I am now quite comfortable and accepting of who I am and live my life with the philosophy of “Those who matter don't mind and those who mind don't matter.” Alongside this I do try to be sensitive to the sensibilities and feelings of others and so try to avoid being too “in your face” about my gender.

If anyone asks with genuine interest why I dress and behave the way I do, I will answer their questions intelligently, to the best of my ability and knowledge; then again, those who demonstrate ignorance and intolerance through derision and/or abuse will very soon find themselves on the receiving end of my annoyance and resentment towards their narrow-minded intolerance and bigotry.

I like being me. I am intelligent and well-read, with an enquiring mind, a little knowledge in a wide range of subjects and a great deal of detailed knowledge in a few areas. I am a boy and I’m a man, but I’m also part woman too.

I have at the core of my being, a good balance of masculinity and femininity, a foot in both camps…..the best of both worlds.

The degree to which either is expressed varies day-by-day, according to my mood. Some days I am almost entirely masculine in my presentation and on others I am strongly – but never entirely – feminine. I love my soft, silky and feminine lingerie, which I wear every day irrespective of what my choice of outer clothing may be. I do feel that in a more tolerant society, one in which feminine men are more widely accepted in the same way that comparatively higher levels of masculinity are accepted in women, that my presentation would be more strongly feminine more often; however, in consideration for those around me, I often feel I need to temper my own needs in deference to their sensitivity and sensibilities.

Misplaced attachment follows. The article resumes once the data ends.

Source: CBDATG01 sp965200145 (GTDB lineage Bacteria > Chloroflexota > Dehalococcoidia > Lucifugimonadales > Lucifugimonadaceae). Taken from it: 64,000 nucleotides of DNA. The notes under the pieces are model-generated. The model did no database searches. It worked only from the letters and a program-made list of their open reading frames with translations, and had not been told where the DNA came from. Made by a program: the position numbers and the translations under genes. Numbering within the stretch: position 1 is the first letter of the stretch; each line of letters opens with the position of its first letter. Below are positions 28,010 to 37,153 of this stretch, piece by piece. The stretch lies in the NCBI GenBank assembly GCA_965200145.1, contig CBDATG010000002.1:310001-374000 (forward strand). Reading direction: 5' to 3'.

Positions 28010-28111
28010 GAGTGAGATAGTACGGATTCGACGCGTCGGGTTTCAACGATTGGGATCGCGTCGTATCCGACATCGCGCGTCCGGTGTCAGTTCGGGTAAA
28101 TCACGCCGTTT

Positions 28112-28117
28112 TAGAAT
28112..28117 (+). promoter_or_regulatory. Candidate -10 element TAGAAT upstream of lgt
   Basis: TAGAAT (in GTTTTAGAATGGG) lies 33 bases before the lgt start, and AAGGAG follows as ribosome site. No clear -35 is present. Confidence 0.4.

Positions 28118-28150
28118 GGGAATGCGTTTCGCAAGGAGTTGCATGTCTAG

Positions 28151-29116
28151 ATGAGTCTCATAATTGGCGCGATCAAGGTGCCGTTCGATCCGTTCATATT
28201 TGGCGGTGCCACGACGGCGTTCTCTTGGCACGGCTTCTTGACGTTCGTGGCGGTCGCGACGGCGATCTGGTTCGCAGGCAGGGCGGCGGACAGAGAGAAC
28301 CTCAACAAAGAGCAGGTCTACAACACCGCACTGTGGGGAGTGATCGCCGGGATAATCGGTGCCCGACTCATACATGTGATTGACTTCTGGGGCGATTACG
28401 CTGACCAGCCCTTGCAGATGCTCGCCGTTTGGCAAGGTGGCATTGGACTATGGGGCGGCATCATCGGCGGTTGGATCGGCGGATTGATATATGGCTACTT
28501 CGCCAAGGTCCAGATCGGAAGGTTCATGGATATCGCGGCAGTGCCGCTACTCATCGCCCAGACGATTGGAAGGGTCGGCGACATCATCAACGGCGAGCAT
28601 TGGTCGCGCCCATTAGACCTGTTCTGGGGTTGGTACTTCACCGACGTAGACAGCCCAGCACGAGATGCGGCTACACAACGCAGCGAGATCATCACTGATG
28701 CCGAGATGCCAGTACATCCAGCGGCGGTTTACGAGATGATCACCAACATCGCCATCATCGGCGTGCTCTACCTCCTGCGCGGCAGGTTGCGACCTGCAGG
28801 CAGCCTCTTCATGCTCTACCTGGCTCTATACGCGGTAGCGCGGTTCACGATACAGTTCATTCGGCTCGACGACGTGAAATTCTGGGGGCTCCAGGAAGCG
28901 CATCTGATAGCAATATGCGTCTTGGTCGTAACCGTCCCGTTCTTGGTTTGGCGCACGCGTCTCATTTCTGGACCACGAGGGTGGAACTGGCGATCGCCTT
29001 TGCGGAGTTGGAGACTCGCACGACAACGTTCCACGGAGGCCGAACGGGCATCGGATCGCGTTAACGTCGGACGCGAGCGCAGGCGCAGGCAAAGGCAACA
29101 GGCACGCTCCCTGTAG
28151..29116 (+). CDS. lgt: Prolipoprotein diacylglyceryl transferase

The only opinions I care about are those in my immediate social and family circle and it is their sensibilities I consider – in addition to my own needs - when deciding on my presentation. For example, I have two primary school aged children and my partner has two teenage boys, so I do not wear skirts when attending school or sporting events in order to avoid exposing them to the cruel taunts from and possibly being ostracised by their peers.